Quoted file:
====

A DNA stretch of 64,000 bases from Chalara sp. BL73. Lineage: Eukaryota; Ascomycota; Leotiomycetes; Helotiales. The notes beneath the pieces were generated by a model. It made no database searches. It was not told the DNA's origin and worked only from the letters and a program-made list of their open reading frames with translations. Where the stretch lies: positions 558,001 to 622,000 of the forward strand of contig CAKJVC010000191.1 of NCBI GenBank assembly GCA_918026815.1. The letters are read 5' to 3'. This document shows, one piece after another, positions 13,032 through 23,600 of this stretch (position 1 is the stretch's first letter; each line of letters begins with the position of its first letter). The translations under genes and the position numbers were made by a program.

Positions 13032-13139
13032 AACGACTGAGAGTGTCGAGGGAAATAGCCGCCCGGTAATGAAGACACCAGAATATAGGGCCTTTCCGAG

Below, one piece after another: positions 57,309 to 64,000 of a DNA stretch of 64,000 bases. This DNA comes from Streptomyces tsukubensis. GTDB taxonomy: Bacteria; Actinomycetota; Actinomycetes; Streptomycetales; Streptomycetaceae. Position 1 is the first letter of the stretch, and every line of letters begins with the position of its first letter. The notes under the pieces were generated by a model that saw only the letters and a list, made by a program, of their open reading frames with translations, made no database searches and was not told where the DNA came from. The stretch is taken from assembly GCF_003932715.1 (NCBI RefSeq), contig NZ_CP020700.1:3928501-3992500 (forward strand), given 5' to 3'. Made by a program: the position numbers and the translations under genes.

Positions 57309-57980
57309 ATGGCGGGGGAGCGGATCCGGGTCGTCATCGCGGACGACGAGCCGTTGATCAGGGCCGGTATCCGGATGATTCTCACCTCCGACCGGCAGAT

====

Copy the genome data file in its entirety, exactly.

A DNA stretch of 64,000 bases from Chalara sp. BL73. Lineage: Eukaryota; Ascomycota; Leotiomycetes; Helotiales. The notes beneath the pieces were generated by a model. It made no database searches. It was not told the DNA's origin and worked only from the letters and a program-made list of their open reading frames with translations. Where the stretch lies: positions 558,001 to 622,000 of the forward strand of contig CAKJVC010000191.1 of NCBI GenBank assembly GCA_918026815.1. The letters are read 5' to 3'. This document shows, one piece after another, positions 13,032 through 23,600 of this stretch (position 1 is the stretch's first letter; each line of letters begins with the position of its first letter). The translations under genes and the position numbers were made by a program.

Positions 13032-13139
13032 AACGACTGAGAGTGTCGAGGGAAATAGCCGCCCGGTAATGAAGACACCAGAATATAGGGCCTTTCCGAG

Below, one piece after another: positions 57,309 to 64,000 of a DNA stretch of 64,000 bases. This DNA comes from Streptomyces tsukubensis. GTDB taxonomy: Bacteria; Actinomycetota; Actinomycetes; Streptomycetales; Streptomycetaceae. Position 1 is the first letter of the stretch, and every line of letters begins with the position of its first letter. The notes under the pieces were generated by a model that saw only the letters and a list, made by a program, of their open reading frames with translations, made no database searches and was not told where the DNA came from. The stretch is taken from assembly GCF_003932715.1 (NCBI RefSeq), contig NZ_CP020700.1:3928501-3992500 (forward strand), given 5' to 3'. Made by a program: the position numbers and the translations under genes.

Positions 57309-57980
57309 ATGGCGGGGGAGCGGATCCGGGTCGTCATCGCGGACGACGAGCCGTTGATCAGGGCCGGTATCCGGATGATTCTCACCTCCGACCGGCAGAT